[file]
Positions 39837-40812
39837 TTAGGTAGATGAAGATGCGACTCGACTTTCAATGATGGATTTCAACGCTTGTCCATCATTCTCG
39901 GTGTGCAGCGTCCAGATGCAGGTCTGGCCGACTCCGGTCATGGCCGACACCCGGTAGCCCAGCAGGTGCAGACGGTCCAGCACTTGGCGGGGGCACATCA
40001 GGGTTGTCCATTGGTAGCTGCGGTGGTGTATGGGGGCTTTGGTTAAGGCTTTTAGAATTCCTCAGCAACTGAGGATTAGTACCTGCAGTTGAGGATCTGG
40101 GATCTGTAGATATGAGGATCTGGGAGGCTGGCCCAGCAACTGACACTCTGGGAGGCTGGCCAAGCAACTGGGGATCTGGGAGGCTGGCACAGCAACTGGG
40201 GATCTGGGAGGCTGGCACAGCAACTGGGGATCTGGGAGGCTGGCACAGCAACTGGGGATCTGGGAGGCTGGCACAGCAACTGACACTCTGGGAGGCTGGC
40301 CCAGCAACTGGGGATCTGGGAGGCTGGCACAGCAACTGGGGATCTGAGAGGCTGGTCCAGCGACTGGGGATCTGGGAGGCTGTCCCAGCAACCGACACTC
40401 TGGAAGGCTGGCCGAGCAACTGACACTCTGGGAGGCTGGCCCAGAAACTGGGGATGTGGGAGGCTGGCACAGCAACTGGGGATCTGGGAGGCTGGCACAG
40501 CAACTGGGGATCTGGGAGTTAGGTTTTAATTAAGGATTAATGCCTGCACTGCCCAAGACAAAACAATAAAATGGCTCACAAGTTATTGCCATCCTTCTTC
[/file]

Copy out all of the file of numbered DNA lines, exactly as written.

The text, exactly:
Positions 39837-40812
39837 TTAGGTAGATGAAGATGCGACTCGACTTTCAATGATGGATTTCAACGCTTGTCCATCATTCTCG
39901 GTGTGCAGCGTCCAGATGCAGGTCTGGCCGACTCCGGTCATGGCCGACACCCGGTAGCCCAGCAGGTGCAGACGGTCCAGCACTTGGCGGGGGCACATCA
40001 GGGTTGTCCATTGGTAGCTGCGGTGGTGTATGGGGGCTTTGGTTAAGGCTTTTAGAATTCCTCAGCAACTGAGGATTAGTACCTGCAGTTGAGGATCTGG
40101 GATCTGTAGATATGAGGATCTGGGAGGCTGGCCCAGCAACTGACACTCTGGGAGGCTGGCCAAGCAACTGGGGATCTGGGAGGCTGGCACAGCAACTGGG
40201 GATCTGGGAGGCTGGCACAGCAACTGGGGATCTGGGAGGCTGGCACAGCAACTGGGGATCTGGGAGGCTGGCACAGCAACTGACACTCTGGGAGGCTGGC
40301 CCAGCAACTGGGGATCTGGGAGGCTGGCACAGCAACTGGGGATCTGAGAGGCTGGTCCAGCGACTGGGGATCTGGGAGGCTGTCCCAGCAACCGACACTC
40401 TGGAAGGCTGGCCGAGCAACTGACACTCTGGGAGGCTGGCCCAGAAACTGGGGATGTGGGAGGCTGGCACAGCAACTGGGGATCTGGGAGGCTGGCACAG
40501 CAACTGGGGATCTGGGAGTTAGGTTTTAATTAAGGATTAATGCCTGCACTGCCCAAGACAAAACAATAAAATGGCTCACAAGTTATTGCCATCCTTCTTC